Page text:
The coronavirus (Covid-19) which is ravaging the SADC region and the world has brought to the fore the urgent need to ensure food security in the region’s member states.
With the prospect of finding a vaccine for the virus remote, there are fears that most SADC states which have already been facing prospects of drought, will be the hardest hit.
What is more worrying is that Covid-19 has limited the movement of goods and services across the borders as countries embark on lockdowns in an effort to curb the spread of the virus.
This therefore means urgent solutions must be found, and soon, to ensure citizens who are already reeling under the lockdowns have adequate food.
As we have already been pointing out since the beginning of the year, it is turning out that the SADC region might once again be hit by another devastating drought, throwing member countries into a tailspin as lack of rains is a big blow to their agro-based economies. The unforeseen outbreak of the Covid-19 virus has therefore compounded the already bad situation.
Unlike predictions by weather experts last September, the region looks like it is headed for famine as the rains were scarce. Normally, this time of the year, farmers would be busy harvesting their fields and moving the food to various centres for easier access by consumers.
But since December last year, there has been scant rainfall throughout the region and the harvest in most countries across the region has been reduced, which means these countries need food assistance. Maize is the staple food in many countries across the region and in times of deficits, like this year, they would import from other countries in the SADC or from other countries overseas.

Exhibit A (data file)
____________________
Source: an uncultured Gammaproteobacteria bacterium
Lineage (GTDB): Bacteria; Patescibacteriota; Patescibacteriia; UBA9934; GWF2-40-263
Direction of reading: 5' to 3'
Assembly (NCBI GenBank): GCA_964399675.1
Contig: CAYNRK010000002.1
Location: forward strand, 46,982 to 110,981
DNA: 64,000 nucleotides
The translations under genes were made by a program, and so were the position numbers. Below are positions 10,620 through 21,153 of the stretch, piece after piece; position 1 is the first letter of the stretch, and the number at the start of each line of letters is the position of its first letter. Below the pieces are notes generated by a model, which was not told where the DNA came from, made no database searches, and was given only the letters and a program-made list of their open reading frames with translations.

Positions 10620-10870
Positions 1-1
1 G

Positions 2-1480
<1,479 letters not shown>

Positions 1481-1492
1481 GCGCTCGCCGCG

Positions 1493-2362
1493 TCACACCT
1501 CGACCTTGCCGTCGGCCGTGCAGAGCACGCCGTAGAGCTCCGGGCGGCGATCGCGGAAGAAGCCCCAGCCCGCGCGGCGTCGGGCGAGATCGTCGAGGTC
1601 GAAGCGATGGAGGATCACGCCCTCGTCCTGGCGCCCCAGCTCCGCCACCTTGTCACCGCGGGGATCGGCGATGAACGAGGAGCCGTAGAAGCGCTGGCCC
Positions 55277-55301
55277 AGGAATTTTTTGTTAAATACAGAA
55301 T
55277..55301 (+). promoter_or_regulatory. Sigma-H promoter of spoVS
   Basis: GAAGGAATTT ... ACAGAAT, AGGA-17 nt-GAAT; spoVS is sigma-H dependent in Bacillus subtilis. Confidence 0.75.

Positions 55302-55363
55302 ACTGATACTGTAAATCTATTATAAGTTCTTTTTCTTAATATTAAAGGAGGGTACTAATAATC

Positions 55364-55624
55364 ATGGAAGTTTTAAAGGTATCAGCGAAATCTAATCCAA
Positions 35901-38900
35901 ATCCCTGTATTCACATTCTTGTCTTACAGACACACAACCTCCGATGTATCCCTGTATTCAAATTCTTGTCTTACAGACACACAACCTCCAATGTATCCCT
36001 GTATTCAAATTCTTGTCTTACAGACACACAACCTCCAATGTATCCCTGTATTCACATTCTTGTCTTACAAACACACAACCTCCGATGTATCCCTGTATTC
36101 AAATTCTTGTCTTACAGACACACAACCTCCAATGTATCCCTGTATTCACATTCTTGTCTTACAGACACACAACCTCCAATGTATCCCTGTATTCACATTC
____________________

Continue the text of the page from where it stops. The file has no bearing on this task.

Climate experts who met in Gaborone, Botswana, in September had predicted that the region was likely to receive below normal rainfall from October to December this year and normal to above normal rains from January to March 2018.
The SADC climate scientists had also predicted that some parts of the region would be hit by another drought and floods this year.
According to SADC experts, the first phase of below normal to normal rains could result in some countries suffering a devastating drought while the second phase could result in other member states facing a humanitarian disaster due to floods caused by abnormal rains.
Therefore, they said this called for member states to plan carefully and ensure that there were measures in place to deal with issues of security and disaster in the event of flash flooding.
Experts at the SADC Secretariat now fear that while there have been good rains in the northern half of the region, low rainfall in the southern half could lead to crop failure and a devastating famine.
In their Food Security Early Warning System Agromet Update released early this week, the experts warned that vegetation conditions had deteriorated in the southern and eastern parts of the region. Areas where above normal rainfall have been received include the north-eastern half of Angola, much of the Democratic Republic of Congo, northern Zambia, northern Mozambique, central Madagascar and much of Tanzania.
But areas in the southern half of the region, namely southern Angola, most of Botswana and Namibia, south-western and central South Africa, Lesotho, southern Mozambique, southern Zambia, Zimbabwe and south-western-Madagascar, have received below normal rainfall since October 2017.
The Covid-19 situation is therefore worrying. No-one saw this coming and had therefore planned on how to deal with the coronavirus, and the drought. Therein lies the region’s biggest problem.
Most countries in the SADC region are heavily dependent on agriculture, and poor rains spell doom for prospects for growth. This also means huge amounts of money would have to be channeled towards importing food, money which would otherwise have been channeled towards other needy areas like health, education and infrastructural development.
There is therefore an urgent need for countries in the SADC region to urgently find a solution that ensures food security. It is will be a tough call in view of the Covid-19 pandemic, but governments across the region cannot fathom a double-edged sword of coronavirus and starvation.